Robert Goodloe Harper, an American lawyer and statesman, born near Fredericksburg, Va., in 1705, died in Baltimore, Md., Jan. 15, 1825. His parents during his childhood removed to Granville, N. C. In his 15th year he joined a troop of horse, and under Gen. Greene served during the latter part of the southern revolutionary campaign. He graduated at Princeton college in 1785, studied law in Charleston, S. C, settled in the interior of the state, and became known by a series of newspaper articles on the proposed change in the state constitution. He was soon after elected to the legislature, and in 1794 to congress, where he supported the administrations of Washington and John Adams, and was regarded as one of the leaders of the federal party. In 1801 ho retired from congress, and, having married a daughter of Charles Carroll of Carrollton, removed to Baltimore. At the Maryland bar he attained great eminence, and was associated with Joseph Hopkinson as counsel for Judge Chase of the supreme court, when under impeachment, the trial resulting in an acquittal, March 5, 1805. In 1815 he was elected United States senator. In 1819-'20 he visited Europe, and on his return resumed the practice of his profession.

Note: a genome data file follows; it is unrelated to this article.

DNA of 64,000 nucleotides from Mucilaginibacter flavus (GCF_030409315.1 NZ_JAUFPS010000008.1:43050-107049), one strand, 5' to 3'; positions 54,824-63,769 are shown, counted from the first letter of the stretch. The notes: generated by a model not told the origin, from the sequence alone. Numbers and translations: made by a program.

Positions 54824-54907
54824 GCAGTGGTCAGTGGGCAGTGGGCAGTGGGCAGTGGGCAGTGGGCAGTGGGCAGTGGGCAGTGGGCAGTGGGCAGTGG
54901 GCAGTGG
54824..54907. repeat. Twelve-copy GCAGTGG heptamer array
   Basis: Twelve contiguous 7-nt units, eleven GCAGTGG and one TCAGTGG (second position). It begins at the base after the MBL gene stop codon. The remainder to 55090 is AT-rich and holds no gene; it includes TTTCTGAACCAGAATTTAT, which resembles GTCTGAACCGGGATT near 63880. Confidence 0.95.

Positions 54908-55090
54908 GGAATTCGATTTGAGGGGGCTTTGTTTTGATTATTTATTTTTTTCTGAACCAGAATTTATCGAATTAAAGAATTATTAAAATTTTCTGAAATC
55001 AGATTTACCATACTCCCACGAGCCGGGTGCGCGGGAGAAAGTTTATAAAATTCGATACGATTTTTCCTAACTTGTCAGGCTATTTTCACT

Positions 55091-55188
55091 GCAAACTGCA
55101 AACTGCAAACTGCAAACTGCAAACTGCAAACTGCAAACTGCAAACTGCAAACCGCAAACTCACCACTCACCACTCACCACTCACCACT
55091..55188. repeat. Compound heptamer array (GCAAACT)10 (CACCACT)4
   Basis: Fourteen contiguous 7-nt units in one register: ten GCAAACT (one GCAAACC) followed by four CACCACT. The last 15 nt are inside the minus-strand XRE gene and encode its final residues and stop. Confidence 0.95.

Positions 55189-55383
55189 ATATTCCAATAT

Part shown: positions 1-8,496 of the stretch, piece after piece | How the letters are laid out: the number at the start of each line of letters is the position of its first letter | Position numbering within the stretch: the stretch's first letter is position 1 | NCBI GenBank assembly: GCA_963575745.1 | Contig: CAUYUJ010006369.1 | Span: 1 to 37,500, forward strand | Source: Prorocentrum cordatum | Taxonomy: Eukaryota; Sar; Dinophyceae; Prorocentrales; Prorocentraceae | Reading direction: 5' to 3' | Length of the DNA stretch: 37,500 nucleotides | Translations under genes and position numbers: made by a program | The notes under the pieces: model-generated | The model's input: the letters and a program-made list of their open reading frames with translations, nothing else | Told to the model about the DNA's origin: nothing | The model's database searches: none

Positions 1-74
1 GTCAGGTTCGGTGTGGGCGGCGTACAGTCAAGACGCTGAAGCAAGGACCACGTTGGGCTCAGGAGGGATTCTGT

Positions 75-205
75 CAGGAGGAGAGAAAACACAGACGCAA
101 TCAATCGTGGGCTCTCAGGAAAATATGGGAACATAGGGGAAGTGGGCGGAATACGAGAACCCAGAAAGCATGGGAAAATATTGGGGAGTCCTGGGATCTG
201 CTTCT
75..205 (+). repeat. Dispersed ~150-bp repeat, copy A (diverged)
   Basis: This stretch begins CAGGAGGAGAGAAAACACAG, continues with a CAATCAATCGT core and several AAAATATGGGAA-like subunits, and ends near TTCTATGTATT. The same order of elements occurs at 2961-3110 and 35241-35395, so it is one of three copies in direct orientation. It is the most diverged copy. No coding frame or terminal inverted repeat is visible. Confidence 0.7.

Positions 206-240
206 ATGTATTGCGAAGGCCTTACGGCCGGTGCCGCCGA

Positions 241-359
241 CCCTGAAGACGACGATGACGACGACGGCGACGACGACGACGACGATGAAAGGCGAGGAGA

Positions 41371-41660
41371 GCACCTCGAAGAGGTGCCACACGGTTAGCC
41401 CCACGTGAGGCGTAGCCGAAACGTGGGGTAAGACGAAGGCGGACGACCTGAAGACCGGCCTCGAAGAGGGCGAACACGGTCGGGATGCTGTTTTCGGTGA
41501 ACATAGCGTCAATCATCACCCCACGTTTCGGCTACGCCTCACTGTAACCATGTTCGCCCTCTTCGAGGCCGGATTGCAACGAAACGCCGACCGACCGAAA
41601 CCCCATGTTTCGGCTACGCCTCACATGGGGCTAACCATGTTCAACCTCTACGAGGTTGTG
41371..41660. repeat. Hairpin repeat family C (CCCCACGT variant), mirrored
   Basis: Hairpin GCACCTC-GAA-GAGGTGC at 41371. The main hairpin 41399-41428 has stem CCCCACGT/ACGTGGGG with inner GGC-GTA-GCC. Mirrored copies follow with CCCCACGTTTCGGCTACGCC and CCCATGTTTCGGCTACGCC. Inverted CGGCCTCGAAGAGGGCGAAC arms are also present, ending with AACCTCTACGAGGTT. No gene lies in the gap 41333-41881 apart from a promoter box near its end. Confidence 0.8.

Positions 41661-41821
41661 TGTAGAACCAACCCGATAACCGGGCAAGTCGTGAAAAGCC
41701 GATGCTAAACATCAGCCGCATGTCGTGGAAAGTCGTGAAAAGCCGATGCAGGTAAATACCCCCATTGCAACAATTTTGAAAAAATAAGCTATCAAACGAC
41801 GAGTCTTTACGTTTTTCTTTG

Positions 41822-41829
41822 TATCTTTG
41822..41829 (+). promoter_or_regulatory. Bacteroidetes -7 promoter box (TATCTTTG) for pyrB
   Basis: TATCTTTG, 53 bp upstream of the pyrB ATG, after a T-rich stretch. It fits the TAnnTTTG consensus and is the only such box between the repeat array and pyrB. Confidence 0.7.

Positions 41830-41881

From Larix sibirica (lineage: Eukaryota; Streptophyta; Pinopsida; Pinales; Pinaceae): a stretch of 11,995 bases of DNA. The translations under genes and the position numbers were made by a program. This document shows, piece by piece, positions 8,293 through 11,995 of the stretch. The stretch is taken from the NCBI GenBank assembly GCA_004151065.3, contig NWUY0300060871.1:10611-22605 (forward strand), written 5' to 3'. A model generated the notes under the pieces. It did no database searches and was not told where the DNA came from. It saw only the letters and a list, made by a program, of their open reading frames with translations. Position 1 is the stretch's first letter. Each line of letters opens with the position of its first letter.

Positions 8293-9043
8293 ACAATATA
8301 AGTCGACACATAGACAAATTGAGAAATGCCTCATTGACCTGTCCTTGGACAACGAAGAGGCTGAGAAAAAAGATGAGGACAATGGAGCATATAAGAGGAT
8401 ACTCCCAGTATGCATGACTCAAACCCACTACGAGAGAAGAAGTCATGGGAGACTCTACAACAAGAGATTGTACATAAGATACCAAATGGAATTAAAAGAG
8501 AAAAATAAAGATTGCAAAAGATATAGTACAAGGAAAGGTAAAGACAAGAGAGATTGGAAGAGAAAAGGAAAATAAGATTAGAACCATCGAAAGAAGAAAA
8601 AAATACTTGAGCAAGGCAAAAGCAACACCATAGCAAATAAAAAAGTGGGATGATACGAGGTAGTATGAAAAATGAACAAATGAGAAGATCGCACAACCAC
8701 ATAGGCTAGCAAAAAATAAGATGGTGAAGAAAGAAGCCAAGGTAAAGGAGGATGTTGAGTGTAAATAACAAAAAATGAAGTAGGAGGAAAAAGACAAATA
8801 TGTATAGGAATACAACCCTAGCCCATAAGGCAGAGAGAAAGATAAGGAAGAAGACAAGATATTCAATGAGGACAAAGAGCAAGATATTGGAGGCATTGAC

Selections from his writings and speeches were published in Baltimore in 1814.